My favorite thing is working with the same kids three or four times a year. I would much prefer this to a new client or working in the volume shooting game, where you are looking at new face after new face. Don’t get me wrong, I need new clients, but so much or so little can happen on that first shoot and RARELY do you get something magical the first time around. Be honest folks. “Magical” means different things to different people, and I’m referring to the “magical” that is photographer to photographer, not photographer to client. I think this point might need a little clarification. Say you are photographing kids. Say you don’t have your best day. Well, you are photographing someone’s kids! You are gonna get the benefit of the doubt when it comes to the pictures because, after all, they LOVE their kids. So getting a passing grade from a client is very different than getting a passing grade from another photographer. At least I think so. Yesterday I had a surprise visit from a photographer I really admire. She showed me her new book and I showed her mine. My book had one image I KNEW I needed to get rid of, but had yet to cut those bounds of love. And then, .11111 seconds after viewing that image, my photographer friend said, “Ah, I don’t think so, get rid of it.” It’s done. Gone. I trust her and respect her opinion because of what she has accomplished and what she knows about imagery and editing, heck and making books for that matter. A few years ago I began to hear photographers say something very strange, “Well, my clients aren’t complaining,” when they referred to their work that might not have been up to THEIR, the photographer’s standard. Quality bars in this profession of ours have gone from fairly high to nonexistent in a few short years. This can be a real slippery slope for your work when you are allowing the client to dictate your quality bar. My advice…don’t do that.
Oh, and the easiest thing of all…photograph the kids in your own family! You can do anything! I don’t have any kids of my own, but my nephews and nieces are fair game!
Okay, back to my little story.
I think my desire to work with the same kids over and over comes from my working as a documentary photographer, or I should more accurately say, “Me spending time making documentary pictures,” cause I’m sure not working for anyone else when I’m doing this stuff. Just spent two days sleeping in my car in 100 degree temps. Yes, it sucked, at the time, but was well worth it in terms of exploration.
When I work with the same kids over and over I lose those initial moments of awkwardness, where the dancers move around one another but are yet to begin the routine. We start instantly.
Sometimes now, mom and dad are not even home. I get text messages. “Just go in and do whatever you want, we’ll be there in a little while.” Trust, confidence, earned from past results. You can’t beat that.

What this means is I don’t need the routine any longer. I don’t need the expected. I don’t need those safe images that we all feel we have to make when we meet someone new. Now I find myself leaning forward, or toward the edges of what I can dream of.
These two images I like, and I can see printing them, but in my mind are still a bit too safe and routine. A few years ago, because you could not see his face or all of his face, I would have thought, “Well, I better get something straight to appease everyone.”
WRONG. Sellout. Choker. Conformist.
I should have had my shooter card revoked. Small minded thinking folks. Really.
So now I see these images, which I believe say volumes about this kid at this particular time in his life, yet don’t go quite far enough into who he really is, AND, who I am as a photographer. They are in the right direction but I need to go further. This might take more time, a different attitude, luck or simple communication with the boy himself.
You can take this too far, lose the bridge to that client trust, and I’ve come close. Sometimes it takes a good sit down to explain what your intention was or your vision. Sometimes this is enough, sometimes you gotta do over!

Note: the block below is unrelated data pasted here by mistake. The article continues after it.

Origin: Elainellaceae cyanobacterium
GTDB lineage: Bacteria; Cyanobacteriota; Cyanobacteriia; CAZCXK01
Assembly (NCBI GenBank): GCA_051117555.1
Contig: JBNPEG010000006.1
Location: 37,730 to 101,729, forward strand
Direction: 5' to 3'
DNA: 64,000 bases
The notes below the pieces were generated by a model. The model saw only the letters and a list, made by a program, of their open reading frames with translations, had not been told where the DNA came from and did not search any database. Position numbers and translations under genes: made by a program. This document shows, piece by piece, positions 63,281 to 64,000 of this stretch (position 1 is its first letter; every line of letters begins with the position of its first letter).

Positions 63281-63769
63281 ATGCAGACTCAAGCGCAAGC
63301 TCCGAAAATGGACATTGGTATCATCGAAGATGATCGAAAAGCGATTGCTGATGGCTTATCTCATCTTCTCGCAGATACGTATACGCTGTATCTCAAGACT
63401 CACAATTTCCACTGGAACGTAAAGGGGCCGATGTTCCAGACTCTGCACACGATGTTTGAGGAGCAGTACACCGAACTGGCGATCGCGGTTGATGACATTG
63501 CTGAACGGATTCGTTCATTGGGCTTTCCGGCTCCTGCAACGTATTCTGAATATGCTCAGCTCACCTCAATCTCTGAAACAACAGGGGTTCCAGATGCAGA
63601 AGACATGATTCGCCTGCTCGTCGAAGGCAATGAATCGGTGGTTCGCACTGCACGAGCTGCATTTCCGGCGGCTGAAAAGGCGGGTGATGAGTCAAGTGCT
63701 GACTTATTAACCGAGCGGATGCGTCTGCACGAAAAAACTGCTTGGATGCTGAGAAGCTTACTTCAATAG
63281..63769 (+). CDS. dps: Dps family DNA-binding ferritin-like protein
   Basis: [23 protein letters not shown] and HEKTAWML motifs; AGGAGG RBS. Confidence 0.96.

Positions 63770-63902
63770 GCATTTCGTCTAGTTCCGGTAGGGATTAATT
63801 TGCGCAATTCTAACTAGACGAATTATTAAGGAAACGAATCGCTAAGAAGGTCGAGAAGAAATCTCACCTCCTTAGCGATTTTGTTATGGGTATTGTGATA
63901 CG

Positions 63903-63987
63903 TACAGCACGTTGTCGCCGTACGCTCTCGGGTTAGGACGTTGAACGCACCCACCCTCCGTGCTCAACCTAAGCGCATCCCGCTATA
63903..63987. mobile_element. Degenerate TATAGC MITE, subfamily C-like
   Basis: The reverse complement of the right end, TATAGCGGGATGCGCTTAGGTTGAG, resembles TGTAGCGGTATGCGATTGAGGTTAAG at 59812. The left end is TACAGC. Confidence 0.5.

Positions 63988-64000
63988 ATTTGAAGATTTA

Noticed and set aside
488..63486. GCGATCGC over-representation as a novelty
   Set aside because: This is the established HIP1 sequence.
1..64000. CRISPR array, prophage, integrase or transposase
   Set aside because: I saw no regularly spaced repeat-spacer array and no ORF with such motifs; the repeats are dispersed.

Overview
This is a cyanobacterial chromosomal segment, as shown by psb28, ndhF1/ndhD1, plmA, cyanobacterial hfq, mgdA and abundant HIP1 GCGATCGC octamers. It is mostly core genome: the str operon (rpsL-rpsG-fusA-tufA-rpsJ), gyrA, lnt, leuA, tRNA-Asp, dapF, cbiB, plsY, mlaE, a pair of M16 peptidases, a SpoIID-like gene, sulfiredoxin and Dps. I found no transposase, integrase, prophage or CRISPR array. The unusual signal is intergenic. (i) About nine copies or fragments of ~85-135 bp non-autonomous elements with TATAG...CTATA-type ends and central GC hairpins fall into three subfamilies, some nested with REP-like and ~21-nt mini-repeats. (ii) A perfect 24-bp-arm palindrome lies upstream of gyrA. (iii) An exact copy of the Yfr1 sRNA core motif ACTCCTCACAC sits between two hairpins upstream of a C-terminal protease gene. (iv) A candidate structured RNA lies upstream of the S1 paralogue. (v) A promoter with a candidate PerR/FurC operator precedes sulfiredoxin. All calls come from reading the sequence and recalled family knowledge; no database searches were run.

This folks is why I keep doing this. I don’t know where I’m going. I know I’m only in control of fifty percent of the equation and I will never be in control of the other fifty percent, so I’m teaching myself to live with this fact.
It isn’t easy. But once it does become easy it means you are either not trying hard enough, or have fallen into the routine of accepting what is average or expected. I’ve found myself more than once framing something up and then saying to myself, “Don’t do that, you are just falling back on what you know will work here.”
Look at what our industry is about these days. Total control. Over control. Volume. Mass production. Perfection.
I just don’t feel it. I just don’t understand it.
I feel myself losing control and I really like it. I realize now that is where the best images happen. Fractured moments, impossible to predict, impossible to know or create until you see it forming in front of you. And, images that only exist in my world, my mind.
I compare this to a great book(Assuming my image ends up being great…rare.) We all probably have a favorite author who churns out book after book. These books we really like and find comfort in, but when asked about our favorite book of all time they don’t make the list. Because there was a book by someone else, someone who only did a few, a book so powerful it changed our life. A work like that is never mass produced. It takes too much pain, good and bad, to produce. It’s like the author left a part of themselves behind when the final pen stroke was made. This is what I’m looking for. But again folks, these images, these true portfolio breakthroughs, the handful of images you will take into the next world, they don’t come around very often.
It’s funny. Actually making the images should be the best and most fun part of what we do, and most of the time it is. But, I think sometimes we grip so hard during the time we are actually working we limit ourselves by the mental baggage we carry with us. We find ourselves running so many scenarios through our minds, thinking of all those we are trying to appease, thinking of all the techniques we have read about and we actually, in some ways, close ourselves off to what is possible. We should have a clear mind when we work. Don’t look at me. I’ve, at times, got the Samsonite of mental baggage. I’m no Grasshopper. If you have the answer put it on DVD and sell it for $99.99 and I’ll buy it.
So go forth my friends and search high and low for your edge of control. Don’t be afraid when your breath comes in short gasps, it just means you are living.